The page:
Bly wrote for the Pittsburgh Dispatch for a few years, covering the lives of working women, the poor of Pittsburgh, and for some time official corruption and wealth inequality in Mexico; but looking for bigger opportunities, she moved to New York in 1887. That year she approached Joseph Pulitzer’s ‘The New York World’ (yes, that Pulitzer, of the prize… if you recall the mountebank Ignaz Trebitsch Lincoln also wrote for them on occasion) wanting to report on the lives of poor immigrants in the Big Apple. While the New York World was not at all interested in that story they did have a challenging job for Nellie Bly, if she felt she was up to the task- infiltrate the remote, secretive Blackwell Island insane asylum. As she would a to a number of big challenges in her life, Bly took up the challenge.
On 22nd September 1887 Nellie Bly came up with a plan to get herself committed with the least amount of collateral damage. Under the guise of a young out of towner looking for work, she booked herself into a boarding house for working women, then began to act one part paranoid, one part clinically depressed, one part retrograde amnesiac. She, in turns, acted ‘mad’ till the boarding house owners called for two police officers to come over and take Nellie away. The police arrived and took her, first, back to the station, then second before the kindly Judge Duffy, who took some convincing to send Nellie to Bellevue hospital for examination. At Bellevue, Nellie easily convinced the doctors she was “positively demented” and beyond help, after a short examination by a couple of what passed for expert doctors at the time. While at Bellevue you get the first sense of a few things she would find at Blackwell Island later – but more of that in a second.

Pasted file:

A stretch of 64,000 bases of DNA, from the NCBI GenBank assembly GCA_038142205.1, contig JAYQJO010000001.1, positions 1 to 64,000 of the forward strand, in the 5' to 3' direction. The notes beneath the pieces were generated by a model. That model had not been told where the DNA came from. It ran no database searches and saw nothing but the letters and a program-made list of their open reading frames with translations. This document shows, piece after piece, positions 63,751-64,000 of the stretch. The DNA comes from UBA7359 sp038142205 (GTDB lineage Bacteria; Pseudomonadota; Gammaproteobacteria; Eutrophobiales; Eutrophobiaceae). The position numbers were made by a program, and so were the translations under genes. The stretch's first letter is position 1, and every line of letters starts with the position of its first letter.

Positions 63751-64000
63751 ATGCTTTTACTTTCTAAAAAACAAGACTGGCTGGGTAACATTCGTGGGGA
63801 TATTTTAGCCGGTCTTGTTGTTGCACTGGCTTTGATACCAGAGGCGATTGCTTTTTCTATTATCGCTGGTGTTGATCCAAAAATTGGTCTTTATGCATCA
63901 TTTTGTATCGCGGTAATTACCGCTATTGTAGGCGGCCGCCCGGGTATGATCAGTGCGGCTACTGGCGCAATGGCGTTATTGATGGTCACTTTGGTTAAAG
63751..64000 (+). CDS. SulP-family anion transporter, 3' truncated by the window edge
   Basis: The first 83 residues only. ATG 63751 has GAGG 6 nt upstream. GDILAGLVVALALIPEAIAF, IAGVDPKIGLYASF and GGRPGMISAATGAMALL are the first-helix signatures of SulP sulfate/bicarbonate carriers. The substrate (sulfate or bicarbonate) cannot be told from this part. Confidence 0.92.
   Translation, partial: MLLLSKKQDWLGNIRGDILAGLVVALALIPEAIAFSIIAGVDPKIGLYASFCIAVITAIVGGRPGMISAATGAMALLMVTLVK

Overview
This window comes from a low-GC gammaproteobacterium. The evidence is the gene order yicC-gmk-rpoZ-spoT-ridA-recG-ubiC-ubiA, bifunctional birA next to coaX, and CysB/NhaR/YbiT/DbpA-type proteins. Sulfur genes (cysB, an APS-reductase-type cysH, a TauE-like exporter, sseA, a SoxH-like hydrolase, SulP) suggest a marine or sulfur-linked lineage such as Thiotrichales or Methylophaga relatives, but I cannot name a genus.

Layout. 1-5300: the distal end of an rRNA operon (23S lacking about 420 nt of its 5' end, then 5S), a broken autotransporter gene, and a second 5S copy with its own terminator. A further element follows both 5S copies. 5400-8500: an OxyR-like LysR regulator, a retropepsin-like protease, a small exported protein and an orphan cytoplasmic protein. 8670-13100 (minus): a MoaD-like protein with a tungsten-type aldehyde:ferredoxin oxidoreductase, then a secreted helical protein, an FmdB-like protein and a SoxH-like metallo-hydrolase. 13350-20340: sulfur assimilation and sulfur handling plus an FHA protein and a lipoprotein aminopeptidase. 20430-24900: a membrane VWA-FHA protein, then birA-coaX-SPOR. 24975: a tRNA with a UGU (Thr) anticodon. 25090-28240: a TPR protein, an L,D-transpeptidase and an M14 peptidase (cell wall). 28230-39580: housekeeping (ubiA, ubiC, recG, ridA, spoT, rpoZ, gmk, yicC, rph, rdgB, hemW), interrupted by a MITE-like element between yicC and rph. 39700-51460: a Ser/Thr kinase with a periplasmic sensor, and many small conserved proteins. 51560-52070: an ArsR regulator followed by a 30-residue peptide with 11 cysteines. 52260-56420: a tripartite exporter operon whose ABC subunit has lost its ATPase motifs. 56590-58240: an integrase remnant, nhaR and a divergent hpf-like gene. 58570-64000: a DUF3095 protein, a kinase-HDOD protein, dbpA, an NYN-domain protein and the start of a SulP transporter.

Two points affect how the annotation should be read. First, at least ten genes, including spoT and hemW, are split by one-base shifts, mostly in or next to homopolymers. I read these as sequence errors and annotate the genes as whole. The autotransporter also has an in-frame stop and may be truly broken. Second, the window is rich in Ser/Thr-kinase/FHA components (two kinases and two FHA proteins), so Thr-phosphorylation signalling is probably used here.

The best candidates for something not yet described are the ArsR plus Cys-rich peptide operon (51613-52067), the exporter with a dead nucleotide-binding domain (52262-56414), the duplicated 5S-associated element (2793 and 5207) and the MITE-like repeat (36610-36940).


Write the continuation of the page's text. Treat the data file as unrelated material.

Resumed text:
She was soon sent off to the asylum.
In her ten days in the asylum, Nellie Bly uncovered a litany of horrors and mistreatment. First there was the ubiquitous chill – Although the asylum was freezing cold (she references this several times including talk on seeing others skin going blue with the cold) the staff refused to turn on the heat or provide sufficient clothing to keep inmates warm. Second, the long hours of sitting around in a main room; unadorned and overcrowded, on backless benches (six people crammed onto five spaces) – where one dare not speak, or move around for fear of abuse from the staff. Third the food sounded absolutely Dickensian. Bly describes on their arrival to the island the sickening stench coming from one particular building,